What Kids Seem to Like Better
Kids have varying takes on crayons and colouring markers. Some prefer the colouring markers as it is very simple to create a mark on the paper. It is also much easier to hold on to the colouring markers any which way a child prefers, adjusting positions and using various measures of force to attain a satisfactory outcome.
However, with crayons, a child can develop their hand as they will need to use different amounts of pressure when creating or colouring. It is also more beneficial to proper grip training as crayons are shorter, lighter, helping to line up a child’s hand better as well as adjusting pressure using the thumb and forefingers to perform at the same time to produce a result. Instead of writing or colouring with such a soft touch and their elbows in the mid-air, crayons allow a child to lean their arms and hands towards the paper.
Colouring markers can also be a child’s favourite as they might not like the feel of the waxy substance in crayons. Children with bigger hands prefer the size of a marker as it can be easier to grasp and less complicated to stay within the lines due to the finer point.
On the other hand, children do feel that the colouring marker is quite mature and tend to stay away from it. Crayons are encouraged by parents as they make much less of a mess however the desired effect from a colouring marker is more impressive and thus children tend to be more attracted by them.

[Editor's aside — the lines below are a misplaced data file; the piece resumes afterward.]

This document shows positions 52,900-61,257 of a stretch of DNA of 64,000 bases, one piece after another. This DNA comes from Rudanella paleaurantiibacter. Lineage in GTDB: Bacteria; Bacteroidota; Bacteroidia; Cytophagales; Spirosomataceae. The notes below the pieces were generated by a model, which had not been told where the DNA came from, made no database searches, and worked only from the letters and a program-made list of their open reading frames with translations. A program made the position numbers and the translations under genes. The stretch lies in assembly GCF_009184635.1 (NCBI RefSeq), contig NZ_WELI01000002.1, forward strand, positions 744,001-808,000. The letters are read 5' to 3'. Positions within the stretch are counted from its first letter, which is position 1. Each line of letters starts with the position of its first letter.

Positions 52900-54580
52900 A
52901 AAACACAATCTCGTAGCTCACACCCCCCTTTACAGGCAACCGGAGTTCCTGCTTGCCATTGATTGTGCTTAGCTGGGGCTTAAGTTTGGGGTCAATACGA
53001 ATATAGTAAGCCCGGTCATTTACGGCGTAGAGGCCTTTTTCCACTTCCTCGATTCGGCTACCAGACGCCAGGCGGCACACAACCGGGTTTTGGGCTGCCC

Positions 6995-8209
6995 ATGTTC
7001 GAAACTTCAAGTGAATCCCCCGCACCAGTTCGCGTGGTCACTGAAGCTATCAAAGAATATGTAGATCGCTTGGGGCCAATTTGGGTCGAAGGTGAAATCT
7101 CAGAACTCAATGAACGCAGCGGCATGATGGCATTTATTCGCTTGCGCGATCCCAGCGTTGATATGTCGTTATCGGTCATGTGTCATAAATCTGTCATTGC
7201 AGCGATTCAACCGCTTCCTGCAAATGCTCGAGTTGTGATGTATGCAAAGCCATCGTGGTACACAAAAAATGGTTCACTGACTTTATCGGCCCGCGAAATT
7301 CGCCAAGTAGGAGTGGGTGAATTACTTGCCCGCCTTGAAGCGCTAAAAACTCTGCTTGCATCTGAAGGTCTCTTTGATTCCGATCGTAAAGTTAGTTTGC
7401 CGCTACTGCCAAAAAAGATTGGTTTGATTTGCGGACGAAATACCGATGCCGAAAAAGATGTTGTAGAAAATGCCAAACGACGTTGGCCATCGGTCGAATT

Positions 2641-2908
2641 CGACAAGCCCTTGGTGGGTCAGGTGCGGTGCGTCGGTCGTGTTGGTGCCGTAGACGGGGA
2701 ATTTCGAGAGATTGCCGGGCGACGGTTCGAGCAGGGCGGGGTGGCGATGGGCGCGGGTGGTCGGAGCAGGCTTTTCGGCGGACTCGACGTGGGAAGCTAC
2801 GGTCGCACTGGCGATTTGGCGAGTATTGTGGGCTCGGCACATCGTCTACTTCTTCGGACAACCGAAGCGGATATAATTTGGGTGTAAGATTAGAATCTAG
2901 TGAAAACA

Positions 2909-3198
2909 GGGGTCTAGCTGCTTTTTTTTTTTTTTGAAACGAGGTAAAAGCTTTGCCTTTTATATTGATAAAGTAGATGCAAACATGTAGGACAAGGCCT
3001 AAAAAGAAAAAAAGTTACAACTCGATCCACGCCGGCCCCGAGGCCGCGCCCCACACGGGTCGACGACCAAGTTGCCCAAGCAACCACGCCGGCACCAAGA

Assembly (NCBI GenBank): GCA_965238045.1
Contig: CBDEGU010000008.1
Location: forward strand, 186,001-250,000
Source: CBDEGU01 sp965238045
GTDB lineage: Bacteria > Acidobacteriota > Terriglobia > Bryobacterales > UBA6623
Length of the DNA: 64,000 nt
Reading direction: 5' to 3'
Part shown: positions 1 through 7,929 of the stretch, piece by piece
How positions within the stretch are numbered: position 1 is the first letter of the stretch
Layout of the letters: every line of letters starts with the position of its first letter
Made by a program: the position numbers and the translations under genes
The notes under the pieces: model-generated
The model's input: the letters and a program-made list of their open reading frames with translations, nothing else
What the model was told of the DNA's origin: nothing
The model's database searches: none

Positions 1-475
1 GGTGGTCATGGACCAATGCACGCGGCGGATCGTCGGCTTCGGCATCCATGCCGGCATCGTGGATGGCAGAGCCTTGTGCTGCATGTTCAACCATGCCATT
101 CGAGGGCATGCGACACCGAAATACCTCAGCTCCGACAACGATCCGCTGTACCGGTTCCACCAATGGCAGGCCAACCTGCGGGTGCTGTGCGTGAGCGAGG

In all reality, it is best to let children try both and decide for themselves. Alternatively, it may be prudent to let children work with both mediums as they might have different preferences at different times.
What to Look Out for When Choosing Crayons or Colouring Markers
- 100% natural ingredients such as beeswax in crayons help minimise the risk of pollution and the child is safe if the crayon is ingested.
- The crayons are shaped for optimal grip in small hands.
- Water-based colouring markers are more suitable for kids as they are acid-free and take longer to dry.
- Solvent-based colouring markers can be used on a wider array of surfaces such as arts and crafts projects and are nearly waterproof.
Here are some products that work well for both crayons and colouring markers:
Crayons can come in many options like gel or wax and even have beautiful patterns on the stem of the crayons to attract kids as young as toddlers from wanting to pick them up and use them immediately.
Gel crayons are also an exciting way to get more out of your drawing or colouring as you can add water and a paintbrush to now turn your work of art into a painting with watercolour effects.
Chunky triangle crayons are also a great fit for a child’s hands.
Double-ended Markers have dual tips on each side with different widths to sketch, colour, draw and write as well as act as a highlighter in 8 beautiful, bright pastel colours.
Metallic Brush Markers have brush tip nibs that allow children to apply their works of art creatively on any surface.
Mega Markers are the ultimate chunky and easy tool that fits right into a child’s tiny grasp.